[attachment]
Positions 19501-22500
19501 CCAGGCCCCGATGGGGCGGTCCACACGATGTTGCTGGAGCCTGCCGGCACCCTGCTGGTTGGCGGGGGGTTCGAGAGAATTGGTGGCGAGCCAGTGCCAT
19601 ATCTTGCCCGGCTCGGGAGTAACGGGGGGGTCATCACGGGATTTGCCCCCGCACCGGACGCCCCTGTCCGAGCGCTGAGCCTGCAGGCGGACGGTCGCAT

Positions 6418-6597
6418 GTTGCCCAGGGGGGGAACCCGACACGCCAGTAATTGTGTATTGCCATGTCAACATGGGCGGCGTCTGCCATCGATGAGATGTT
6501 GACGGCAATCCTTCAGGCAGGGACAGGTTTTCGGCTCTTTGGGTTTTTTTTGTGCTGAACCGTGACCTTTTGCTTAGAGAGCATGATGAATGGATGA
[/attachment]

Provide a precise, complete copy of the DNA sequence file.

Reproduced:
Positions 19501-22500
19501 CCAGGCCCCGATGGGGCGGTCCACACGATGTTGCTGGAGCCTGCCGGCACCCTGCTGGTTGGCGGGGGGTTCGAGAGAATTGGTGGCGAGCCAGTGCCAT
19601 ATCTTGCCCGGCTCGGGAGTAACGGGGGGGTCATCACGGGATTTGCCCCCGCACCGGACGCCCCTGTCCGAGCGCTGAGCCTGCAGGCGGACGGTCGCAT

Positions 6418-6597
6418 GTTGCCCAGGGGGGGAACCCGACACGCCAGTAATTGTGTATTGCCATGTCAACATGGGCGGCGTCTGCCATCGATGAGATGTT
6501 GACGGCAATCCTTCAGGCAGGGACAGGTTTTCGGCTCTTTGGGTTTTTTTTGTGCTGAACCGTGACCTTTTGCTTAGAGAGCATGATGAATGGATGA